Physical Layer Options
There are a number of implementations of the physical layer. Network devices allow a wide range of connectivity options. Some networks are well defined using the OSI model, where cables, bridges, routers, servers, modems, and PCs are easily identified. Sometimes only a few devices are linked together in some kind of proprietary network, or where the network services are bundled in a black-box fashion with the device.
The most common serial data exchange interfaces are RS-232, RS-422, and RS-485 for connecting two or more devices together. All three interfaces use data terminal equipment (DTE) and data communication equipment (DCE) terminology (Figure 4-2). The DTE is the component that wants to communicate with another component somewhere else, such as a PC communicating with another PC. The DCE is the component actually doing the communicating, or, performing the functions of the generator and receiver discussed in the standards. A modem is a common example of a DCE.
|Figure 4-2: Serial Data Transmission
The interfaces between DTE and DCE can be categorized by mechanical, electrical, functional, and procedural aspects. Mechanical specifications define types of connectors and numbers of pins. Electrical specifications define line voltages and waveforms, as well as failure modes and effects. Functional specifications include timing, data, control and signal grounds, and which pin(s) the functions are to use. The procedural interface specifies how signals are exchanged.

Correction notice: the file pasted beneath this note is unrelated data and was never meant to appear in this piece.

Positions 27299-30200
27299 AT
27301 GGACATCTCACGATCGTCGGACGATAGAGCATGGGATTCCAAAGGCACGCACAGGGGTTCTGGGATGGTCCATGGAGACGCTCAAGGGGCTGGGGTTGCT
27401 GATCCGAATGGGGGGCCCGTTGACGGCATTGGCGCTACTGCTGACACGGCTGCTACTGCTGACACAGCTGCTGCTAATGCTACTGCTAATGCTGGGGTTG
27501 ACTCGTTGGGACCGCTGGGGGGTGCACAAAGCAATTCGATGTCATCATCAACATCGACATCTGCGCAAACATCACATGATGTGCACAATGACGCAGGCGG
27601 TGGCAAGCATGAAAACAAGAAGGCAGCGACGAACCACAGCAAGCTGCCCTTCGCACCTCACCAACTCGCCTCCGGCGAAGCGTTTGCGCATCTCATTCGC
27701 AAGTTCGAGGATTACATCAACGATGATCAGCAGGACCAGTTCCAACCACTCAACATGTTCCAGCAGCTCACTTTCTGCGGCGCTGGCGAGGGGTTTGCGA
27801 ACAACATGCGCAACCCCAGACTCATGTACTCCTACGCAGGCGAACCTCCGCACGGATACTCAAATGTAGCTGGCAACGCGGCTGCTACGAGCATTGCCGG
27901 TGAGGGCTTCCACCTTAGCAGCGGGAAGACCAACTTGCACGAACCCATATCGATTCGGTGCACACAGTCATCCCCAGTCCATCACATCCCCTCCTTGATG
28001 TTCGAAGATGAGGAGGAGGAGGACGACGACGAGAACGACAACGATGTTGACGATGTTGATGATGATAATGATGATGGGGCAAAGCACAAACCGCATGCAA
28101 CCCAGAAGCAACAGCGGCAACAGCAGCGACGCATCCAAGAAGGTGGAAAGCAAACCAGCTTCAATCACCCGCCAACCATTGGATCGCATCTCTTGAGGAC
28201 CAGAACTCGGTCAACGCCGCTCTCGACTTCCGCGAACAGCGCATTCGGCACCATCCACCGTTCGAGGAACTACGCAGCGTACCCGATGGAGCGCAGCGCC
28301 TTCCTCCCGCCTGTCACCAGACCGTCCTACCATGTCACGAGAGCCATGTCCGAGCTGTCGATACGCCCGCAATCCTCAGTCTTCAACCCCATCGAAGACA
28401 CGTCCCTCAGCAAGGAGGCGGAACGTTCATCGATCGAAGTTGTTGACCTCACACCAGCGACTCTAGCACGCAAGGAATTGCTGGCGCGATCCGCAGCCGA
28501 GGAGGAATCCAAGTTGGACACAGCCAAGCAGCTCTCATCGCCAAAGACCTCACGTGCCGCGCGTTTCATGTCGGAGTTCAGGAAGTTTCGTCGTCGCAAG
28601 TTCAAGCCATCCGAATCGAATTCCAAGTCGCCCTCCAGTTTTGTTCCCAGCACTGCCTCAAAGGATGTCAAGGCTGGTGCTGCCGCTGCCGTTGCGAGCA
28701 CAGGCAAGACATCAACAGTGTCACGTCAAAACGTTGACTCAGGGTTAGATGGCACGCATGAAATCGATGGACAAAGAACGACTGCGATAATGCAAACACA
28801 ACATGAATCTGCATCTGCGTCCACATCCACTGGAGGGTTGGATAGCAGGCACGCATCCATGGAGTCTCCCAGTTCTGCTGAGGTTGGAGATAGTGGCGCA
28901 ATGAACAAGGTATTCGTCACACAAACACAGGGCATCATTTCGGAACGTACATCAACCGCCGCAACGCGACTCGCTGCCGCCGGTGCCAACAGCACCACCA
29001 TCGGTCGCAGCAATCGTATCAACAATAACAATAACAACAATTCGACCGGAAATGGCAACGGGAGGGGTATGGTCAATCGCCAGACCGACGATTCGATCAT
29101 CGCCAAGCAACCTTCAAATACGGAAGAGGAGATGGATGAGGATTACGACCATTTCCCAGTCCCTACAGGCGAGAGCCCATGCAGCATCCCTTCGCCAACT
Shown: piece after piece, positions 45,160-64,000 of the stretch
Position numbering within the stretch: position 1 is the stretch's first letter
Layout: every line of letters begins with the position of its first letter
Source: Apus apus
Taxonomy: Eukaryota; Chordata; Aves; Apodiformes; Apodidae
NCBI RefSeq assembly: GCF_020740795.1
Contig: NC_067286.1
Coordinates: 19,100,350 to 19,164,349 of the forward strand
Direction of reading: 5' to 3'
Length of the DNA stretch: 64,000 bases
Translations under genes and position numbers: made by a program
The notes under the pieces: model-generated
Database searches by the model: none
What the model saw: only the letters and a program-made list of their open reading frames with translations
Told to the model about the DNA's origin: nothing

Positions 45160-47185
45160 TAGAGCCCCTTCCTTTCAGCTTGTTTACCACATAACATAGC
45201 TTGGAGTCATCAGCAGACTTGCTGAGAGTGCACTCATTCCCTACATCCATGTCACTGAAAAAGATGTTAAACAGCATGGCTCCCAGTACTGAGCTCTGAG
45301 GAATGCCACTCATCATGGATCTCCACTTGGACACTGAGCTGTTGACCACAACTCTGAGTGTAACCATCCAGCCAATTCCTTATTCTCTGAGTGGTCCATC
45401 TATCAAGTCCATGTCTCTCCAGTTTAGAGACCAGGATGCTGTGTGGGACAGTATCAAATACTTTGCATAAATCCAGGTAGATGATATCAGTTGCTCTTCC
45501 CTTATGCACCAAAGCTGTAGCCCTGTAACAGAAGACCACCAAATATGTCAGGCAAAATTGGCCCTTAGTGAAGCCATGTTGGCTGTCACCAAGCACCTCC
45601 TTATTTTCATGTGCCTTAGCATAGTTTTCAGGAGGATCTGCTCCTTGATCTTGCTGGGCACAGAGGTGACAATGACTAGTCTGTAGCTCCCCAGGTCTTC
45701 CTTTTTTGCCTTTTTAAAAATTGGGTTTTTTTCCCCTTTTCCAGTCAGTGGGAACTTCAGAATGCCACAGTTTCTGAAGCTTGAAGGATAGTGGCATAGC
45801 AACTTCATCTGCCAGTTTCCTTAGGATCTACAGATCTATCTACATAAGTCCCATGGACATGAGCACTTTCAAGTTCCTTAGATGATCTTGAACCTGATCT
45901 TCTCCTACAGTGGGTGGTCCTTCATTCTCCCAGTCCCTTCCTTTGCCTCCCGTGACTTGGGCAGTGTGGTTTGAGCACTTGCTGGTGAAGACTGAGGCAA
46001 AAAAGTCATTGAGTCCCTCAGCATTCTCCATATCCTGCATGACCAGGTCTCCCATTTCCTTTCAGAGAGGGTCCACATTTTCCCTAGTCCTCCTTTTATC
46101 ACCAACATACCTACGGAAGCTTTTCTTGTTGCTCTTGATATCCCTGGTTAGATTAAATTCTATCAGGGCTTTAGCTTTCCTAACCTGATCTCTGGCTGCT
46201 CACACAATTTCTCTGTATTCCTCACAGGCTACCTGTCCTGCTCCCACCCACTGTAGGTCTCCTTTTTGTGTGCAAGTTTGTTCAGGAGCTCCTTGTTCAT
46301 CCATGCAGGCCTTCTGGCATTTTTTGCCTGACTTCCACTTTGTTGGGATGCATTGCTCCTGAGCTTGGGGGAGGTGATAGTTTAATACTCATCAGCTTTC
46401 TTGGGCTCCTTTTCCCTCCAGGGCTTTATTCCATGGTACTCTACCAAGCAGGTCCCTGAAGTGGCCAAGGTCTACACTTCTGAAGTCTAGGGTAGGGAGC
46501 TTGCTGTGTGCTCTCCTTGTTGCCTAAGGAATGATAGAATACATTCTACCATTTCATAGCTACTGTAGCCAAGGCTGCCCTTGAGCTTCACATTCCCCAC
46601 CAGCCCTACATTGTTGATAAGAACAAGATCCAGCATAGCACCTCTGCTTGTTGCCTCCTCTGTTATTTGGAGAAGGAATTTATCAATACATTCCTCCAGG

RS-485 is another serial data transmission method. Officially, it is EIA 485, or "Standard for Electrical Characteristics of Generators and Receivers for Use in Balanced Digital Multipoint Systems" by the Electronics Industry Association (EIA). This standard defines a method for generating ones and zeroes as voltage pulses. Remember, for all the data handling, framing, packeting, routing and addressing performed by the upper layers, it still comes down to pushing ones and zeroes over some physical media.
What is important to know about RS-485 is that it allows multiple receivers and generators, and it specifies cable characteristics in terms of signaling speeds and lengths. A typical cable is a shielded twisted copper pair, which is adequate for the typical signaling rate of 10 million bits per second (Mbps). This standard only defines the electrical characteristics of the waveforms. Note that RS-485 does not specify any media control functions-that is strictly up to the device connected to the generator (usually a chip). RS-485 is generally good for cable lengths up to 2,000 feet.
One example of a simple serial network might be a series of recorders connected over an RS-485 link to a PC that receives data acquired by each recorder. The manufacturer sells a plug-in card that installs in each recorder, with wiring instructions. Each network card is daisy-chained to the others over a series of shielded twisted pair cables that ultimately terminate on a network interface card in the PC. There is no real need to know and understand the network layers in this arrangement, except to understand the limitations on RS-485 (distance, shielding, data rate, etc.).